Real-time digital contact tracing: Development of a system to control COVID-19 outbreaks in nursing homes and long-term care facilities

Gerald Wilmink, Ilyssa Summer, David Marsyla, Subhashree Sukhu, Jeffrey Grote, Gregory Zobel, Howard Fillit, Satish Movva

Research output: Contribution to journalArticlepeer-review

19 Scopus citations


Background: Severe acute respiratory syndrome coronavirus 2 (SARS-CoV-2) can spread rapidly in nursing homes and long-term care (LTC) facilities. Symptoms-based screening and manual contact tracing have limitations that render them ineffective for containing the viral spread in LTC facilities. Symptoms-based screening alone cannot identify asymptomatic people who are infected, and the viral spread is too fast in confined living quarters to be contained by slow manual contact tracing processes. Objective: We describe the development of a digital contact tracing system that LTC facilities can use to rapidly identify and contain asymptomatic and symptomatic SARS-CoV-2 infected contacts. A compartmental model was also developed to simulate disease transmission dynamics and to assess system performance versus conventional methods. Methods: We developed a compartmental model parameterized specifically to assess the coronavirus disease (COVID-19) transmission in LTC facilities. The model was used to quantify the impact of asymptomatic transmission and to assess the performance of several intervention groups to control outbreaks: no intervention, symptom mapping, polymerase chain reaction testing, and manual and digital contact tracing. Results: Our digital contact tracing system allows users to rapidly identify and then isolate close contacts, store and track infection data in a respiratory line listing tool, and identify contaminated rooms. Our simulation results indicate that the speed and efficiency of digital contact tracing contributed to superior control performance, yielding up to 52% fewer cases than conventional methods. Conclusions: Digital contact tracing systems show promise as an effective tool to control COVID-19 outbreaks in LTC facilities. As facilities prepare to relax restrictions and reopen to outside visitors, such tools will allow them to do so in a surgical, cost-effective manner that controls outbreaks while safely giving residents back the life they once had before this pandemic hit.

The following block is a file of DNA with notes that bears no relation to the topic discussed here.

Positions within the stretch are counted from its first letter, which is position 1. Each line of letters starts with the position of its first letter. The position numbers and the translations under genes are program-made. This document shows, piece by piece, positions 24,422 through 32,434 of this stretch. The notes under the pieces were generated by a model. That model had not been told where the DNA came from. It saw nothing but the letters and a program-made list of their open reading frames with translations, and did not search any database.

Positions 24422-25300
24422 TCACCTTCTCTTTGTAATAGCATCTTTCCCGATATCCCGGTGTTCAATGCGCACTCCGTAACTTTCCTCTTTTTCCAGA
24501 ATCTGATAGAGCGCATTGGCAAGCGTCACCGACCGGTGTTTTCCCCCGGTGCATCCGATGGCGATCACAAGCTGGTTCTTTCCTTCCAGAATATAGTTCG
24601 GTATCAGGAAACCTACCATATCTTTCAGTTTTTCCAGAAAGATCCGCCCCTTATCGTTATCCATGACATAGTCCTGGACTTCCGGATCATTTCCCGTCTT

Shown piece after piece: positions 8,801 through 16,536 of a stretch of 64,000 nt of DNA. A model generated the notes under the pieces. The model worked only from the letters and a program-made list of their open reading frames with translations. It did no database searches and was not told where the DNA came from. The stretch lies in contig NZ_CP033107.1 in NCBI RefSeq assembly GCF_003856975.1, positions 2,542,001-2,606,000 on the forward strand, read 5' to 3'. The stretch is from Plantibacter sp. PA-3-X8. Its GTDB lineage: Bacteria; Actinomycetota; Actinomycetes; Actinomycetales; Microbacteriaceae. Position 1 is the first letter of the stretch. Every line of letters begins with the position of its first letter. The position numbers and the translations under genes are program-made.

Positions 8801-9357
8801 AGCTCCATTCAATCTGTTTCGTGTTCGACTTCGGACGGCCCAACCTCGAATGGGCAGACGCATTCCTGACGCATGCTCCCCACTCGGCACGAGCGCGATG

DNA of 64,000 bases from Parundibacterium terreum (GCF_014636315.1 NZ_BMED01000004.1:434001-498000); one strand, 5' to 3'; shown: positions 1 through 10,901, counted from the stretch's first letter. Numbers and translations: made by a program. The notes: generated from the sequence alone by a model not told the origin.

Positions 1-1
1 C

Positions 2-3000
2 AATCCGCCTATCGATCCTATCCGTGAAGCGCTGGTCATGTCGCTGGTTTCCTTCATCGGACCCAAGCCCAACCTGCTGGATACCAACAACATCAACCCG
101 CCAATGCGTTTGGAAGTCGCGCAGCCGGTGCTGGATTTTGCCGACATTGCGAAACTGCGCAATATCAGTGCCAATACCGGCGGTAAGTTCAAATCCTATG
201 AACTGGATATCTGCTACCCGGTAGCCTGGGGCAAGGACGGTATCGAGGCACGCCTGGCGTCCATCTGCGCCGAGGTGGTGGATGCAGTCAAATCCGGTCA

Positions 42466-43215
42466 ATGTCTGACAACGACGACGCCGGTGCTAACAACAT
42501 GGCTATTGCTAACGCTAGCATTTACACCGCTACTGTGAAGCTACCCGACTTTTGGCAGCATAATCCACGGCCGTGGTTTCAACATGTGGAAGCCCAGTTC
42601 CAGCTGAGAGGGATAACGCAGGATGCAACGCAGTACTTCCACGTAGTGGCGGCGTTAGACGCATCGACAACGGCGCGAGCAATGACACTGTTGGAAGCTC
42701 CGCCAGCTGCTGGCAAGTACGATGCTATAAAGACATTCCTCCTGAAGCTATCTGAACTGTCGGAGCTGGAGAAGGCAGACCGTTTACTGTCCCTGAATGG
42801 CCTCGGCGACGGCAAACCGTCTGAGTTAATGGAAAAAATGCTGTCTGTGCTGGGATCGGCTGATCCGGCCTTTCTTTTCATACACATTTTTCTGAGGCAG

Original languageEnglish
Article numbere20828
JournalJMIR Public Health and Surveillance
Issue number3
StatePublished - Jul 2020


  • COVID-19
  • Care homes
  • Contact tracing
  • Digital contact tracing
  • Long term care
  • Nursing homes
  • SARS-CoV-2


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